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The Department of Justice has reviewed the proposal and advised the Board that consummation of the proposal would not likely have a significantly adverse competitive effect in the Aurora banking market. Based on these and all other facts of record, the Board concludes that consummation of the proposal would not result in any significantly adverse effects on competition or on the concentration of banking resources in the Aurora banking market or any other relevant banking market. Other Factors Both the BHC Act and the Bank Merger Act require the Board to consider the financial and managerial resources and future prospects of the companies and banks involved in the proposal and certain other supervisory factors. The Board has reviewed these factors in light of all the facts of record, including reports of examination, other confidential supervisory information assessing the financial and managerial resources of the organizations, and financial information provided by Old Kent. The Board notes that Old Kent and Merchants and their subsidiary banks currently are well capitalized and are expected to remain so on consummation of the proposal. Based on all the facts of record, the Board concludes that the financial and managerial resources and the future prospects of Old Kent, Merchants, and their respective subsidiary banks, are consistent with approval, as are the other supervisory factors the Board must consider under section 3 of the BHC Act and the Bank Merger Act. In addition, the Board is required to consider the effect of the proposal on the convenience and needs of the communities to be served. The Board has carefully considered the effect of the proposal on the convenience and needs of the communities to be served in light of all the facts of record, including the records of performance of the depository institutions of Old Kent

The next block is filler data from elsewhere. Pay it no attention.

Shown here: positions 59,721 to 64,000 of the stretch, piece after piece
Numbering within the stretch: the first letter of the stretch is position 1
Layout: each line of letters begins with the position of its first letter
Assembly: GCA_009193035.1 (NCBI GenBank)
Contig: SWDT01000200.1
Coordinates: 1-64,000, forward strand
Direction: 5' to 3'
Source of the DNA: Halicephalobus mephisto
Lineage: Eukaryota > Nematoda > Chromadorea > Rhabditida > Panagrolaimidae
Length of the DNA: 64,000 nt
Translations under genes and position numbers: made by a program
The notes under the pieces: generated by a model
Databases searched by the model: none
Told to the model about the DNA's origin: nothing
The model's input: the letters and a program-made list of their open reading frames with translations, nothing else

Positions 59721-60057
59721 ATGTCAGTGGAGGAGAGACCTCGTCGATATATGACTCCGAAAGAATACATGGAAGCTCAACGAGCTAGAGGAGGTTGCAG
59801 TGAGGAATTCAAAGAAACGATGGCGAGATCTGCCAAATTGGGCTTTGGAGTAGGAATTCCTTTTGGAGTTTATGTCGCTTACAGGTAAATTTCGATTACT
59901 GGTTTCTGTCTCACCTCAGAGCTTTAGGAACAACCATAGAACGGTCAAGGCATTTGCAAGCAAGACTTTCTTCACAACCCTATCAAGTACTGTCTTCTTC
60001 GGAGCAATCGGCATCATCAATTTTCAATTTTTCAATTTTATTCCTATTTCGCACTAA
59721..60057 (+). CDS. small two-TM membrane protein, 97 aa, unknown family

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under the Community Reinvestment Act (12 U.S.C. § 2901 et seq.) (“CRA”),10 the lending records of Old Kent Bank and its subsidiaries, the policies and programs designed to ensure compliance with the fair lending laws, recent data provided by Old Kent’ depository institutions in regulatory reports, s confidential supervisory information, and information provided by Old Kent. Based on all the facts of record, the Board concludes that considerations relating to the convenience and needs factor are consistent with approval of the proposal. Conclusion Based on the foregoing, and in light of all the facts of record, the Board has determined that the applications should be, and hereby are, approved. The Board’ approval is specifically conditioned on compliance by Old Kent s with all the commitments made in connection with these applications, and on the receipt by Old Kent of all necessary approvals from state regulators. For purposes of this action, the commitments and conditions relied on by the Board in reaching its decision are deemed to be conditions imposed in writing by the Board in connection with its findings and decision and, as such, may be enforced in proceedings under applicable law. The acquisition of Merchants shall not be consummated before the fifteenth calendar day following the effective date of this order, or later than